How to Play Tremolando Scales on Classical Guitar

Scales help us to refine and polish our playing. Classical guitar is physically demanding. Scales and other exercises allow us the time and place to work on our form, positioning, and movements.

Variations on regular scale practice, such as tremolando scales, can keep us challenged and moving forward.

What are Tremolando Scales?

Tremolando scales are a practice method where we play each scale tone more than once.

Instead of Do Re Mi Fa Sol, for example, we may play Do Do Do Re Re Re Mi Mi Mi, etc.

The right hand plays each note multiple times before the left hand moves to the next note. The most common number of notes per scale tone are 2, 3, and 4.

The Benefits of Tremolando Scales

Tremolando scales allow time on each note to fully focus on the right-hand movements. We still change notes in the left hand, but not as frequently as the right hand plays.

This extra time on each note can allow us to increase the speed at which our right hand plays. Like speed bursts, we can stay in control and aware while pushing our boundaries.

Another benefit of tremolando scales is that we can practice listening to one note connecting to the next. We can gauge the gap between notes and make it as consistent and small as possible.

And we can also listen to the way one note connects to the next when the left hand changes notes. This is training in legato (smoothly connected notes) playing. It’s one of the great skills of classical guitar technique.

One more benefit pertains to rhythm and internal pulse. Playing I/M alternation in the right hand, we can practice the art of steady rhythm. We can use a metronome for this. Likewise, we can see to keep the volume intentional and precise.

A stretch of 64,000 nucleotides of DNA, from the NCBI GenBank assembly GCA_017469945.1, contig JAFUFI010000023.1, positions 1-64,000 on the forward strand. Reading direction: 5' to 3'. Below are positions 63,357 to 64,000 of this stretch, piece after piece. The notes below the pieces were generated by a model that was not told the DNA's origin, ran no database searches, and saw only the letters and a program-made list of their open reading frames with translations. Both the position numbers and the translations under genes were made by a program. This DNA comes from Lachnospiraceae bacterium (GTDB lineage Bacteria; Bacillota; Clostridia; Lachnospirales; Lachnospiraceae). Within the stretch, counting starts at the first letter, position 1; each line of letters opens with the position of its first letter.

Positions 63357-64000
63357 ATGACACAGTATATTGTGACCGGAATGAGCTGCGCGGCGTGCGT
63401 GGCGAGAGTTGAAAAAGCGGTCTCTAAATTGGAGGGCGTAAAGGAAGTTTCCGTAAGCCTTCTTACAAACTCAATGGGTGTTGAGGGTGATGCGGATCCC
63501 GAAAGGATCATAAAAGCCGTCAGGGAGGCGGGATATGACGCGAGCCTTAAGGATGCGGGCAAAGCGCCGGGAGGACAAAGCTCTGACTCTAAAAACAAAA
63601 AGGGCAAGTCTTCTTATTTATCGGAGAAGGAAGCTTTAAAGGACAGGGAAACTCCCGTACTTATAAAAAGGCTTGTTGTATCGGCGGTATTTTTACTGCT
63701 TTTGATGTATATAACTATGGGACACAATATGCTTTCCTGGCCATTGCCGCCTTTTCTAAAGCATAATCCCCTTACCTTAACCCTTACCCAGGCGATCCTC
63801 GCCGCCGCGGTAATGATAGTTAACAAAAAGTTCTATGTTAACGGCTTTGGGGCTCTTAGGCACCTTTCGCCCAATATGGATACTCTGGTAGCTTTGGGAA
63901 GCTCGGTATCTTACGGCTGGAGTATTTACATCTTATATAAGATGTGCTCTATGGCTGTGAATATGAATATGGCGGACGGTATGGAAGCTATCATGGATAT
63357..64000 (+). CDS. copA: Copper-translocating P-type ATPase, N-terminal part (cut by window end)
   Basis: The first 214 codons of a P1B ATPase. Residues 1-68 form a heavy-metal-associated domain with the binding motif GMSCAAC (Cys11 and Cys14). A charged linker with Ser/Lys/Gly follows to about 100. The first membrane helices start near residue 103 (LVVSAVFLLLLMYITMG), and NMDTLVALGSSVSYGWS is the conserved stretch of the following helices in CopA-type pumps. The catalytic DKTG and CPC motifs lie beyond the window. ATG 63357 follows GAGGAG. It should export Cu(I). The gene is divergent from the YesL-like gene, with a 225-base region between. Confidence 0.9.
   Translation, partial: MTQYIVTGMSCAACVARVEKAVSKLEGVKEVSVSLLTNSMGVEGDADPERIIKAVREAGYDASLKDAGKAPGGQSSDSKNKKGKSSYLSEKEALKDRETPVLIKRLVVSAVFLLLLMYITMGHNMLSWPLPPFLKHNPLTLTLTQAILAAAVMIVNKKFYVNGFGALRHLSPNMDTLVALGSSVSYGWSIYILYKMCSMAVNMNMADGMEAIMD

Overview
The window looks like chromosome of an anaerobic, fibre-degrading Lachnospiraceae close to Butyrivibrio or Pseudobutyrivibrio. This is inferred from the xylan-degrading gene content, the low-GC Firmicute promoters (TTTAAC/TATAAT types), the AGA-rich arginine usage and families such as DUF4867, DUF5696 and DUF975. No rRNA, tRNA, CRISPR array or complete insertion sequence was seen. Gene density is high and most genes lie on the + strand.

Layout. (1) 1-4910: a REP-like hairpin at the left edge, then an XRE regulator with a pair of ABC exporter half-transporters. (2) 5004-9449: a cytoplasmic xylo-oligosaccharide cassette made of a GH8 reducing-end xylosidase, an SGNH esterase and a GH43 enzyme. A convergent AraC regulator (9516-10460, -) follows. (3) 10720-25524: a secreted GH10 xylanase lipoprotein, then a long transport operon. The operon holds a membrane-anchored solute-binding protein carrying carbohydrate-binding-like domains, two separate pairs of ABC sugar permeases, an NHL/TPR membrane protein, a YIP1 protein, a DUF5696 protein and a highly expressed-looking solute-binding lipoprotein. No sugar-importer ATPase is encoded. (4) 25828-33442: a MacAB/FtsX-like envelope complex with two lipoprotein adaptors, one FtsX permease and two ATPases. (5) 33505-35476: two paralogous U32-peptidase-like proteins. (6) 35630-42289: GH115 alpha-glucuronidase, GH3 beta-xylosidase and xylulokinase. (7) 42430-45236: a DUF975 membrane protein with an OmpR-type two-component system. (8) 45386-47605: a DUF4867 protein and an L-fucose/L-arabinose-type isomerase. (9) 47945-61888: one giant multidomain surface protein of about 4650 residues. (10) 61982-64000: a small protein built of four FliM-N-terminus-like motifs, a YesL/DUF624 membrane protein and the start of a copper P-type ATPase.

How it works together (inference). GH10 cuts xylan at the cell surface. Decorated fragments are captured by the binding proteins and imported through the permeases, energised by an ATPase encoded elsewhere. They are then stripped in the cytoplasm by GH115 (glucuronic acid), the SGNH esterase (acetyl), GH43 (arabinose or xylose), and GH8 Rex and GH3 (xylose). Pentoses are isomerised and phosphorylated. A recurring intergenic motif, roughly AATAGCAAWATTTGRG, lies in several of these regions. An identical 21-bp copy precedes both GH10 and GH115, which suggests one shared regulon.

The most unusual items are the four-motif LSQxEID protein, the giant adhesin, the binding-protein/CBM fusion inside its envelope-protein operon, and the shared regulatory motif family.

Scale Practice Tips

As long as we use good form, positioning, and movements, just about any scale practice is good practice. However, here are some tips for more effective practice.

Above all, use good technique

Scale practice can do more harm than good if we use our hands poorly. We can ingrain bad habits and create more work for ourselves in the future.

Instead, focus first on good classical guitar techinque. This includes sitting position, left-hand form and thumb placement, and right-hand movements.

Use a metronome

A metronome can help us develop internal rhythm and better timing. This is useful whenever we practice guitar technique. (Don’t worry, it gets easier in time!)

Go slow enough to remain aware of every note

Speed creates the illusion of perfection. Strive to hear each and every note. This skill of listening and hearing will directly improve our playing of pieces of music.

Create variation

We can create infinite variety in our scale practice. This helps us to engage and challenges our skills. Some ways to create variations are dotted rhythms, accents, and dynamics.

We can also play each scale tone 2, 3, 4, or more times.

Allen Mathews

Hi, I’m Allen Mathews. 

I started as a folk guitarist, then fell in love with classical guitar in my 20’s. Despite a lot of practice and schooling, I still couldn’t get my music to flow well. I struggled with excess tension. My music sounded forced. And my hands and body were often sore. I got frustrated, and couldn’t see the way forward. Then, over the next decade, I studied with two other stellar teachers – one focused on the technical movements, and one on the musical (he was a concert pianist). In time, I came to discover a new set of formulas and movements. These brought new life and vitality to my practice. Now I help guitarists find more comfort and flow in their music, so they play more beautifully.
Click here for a sample formula.

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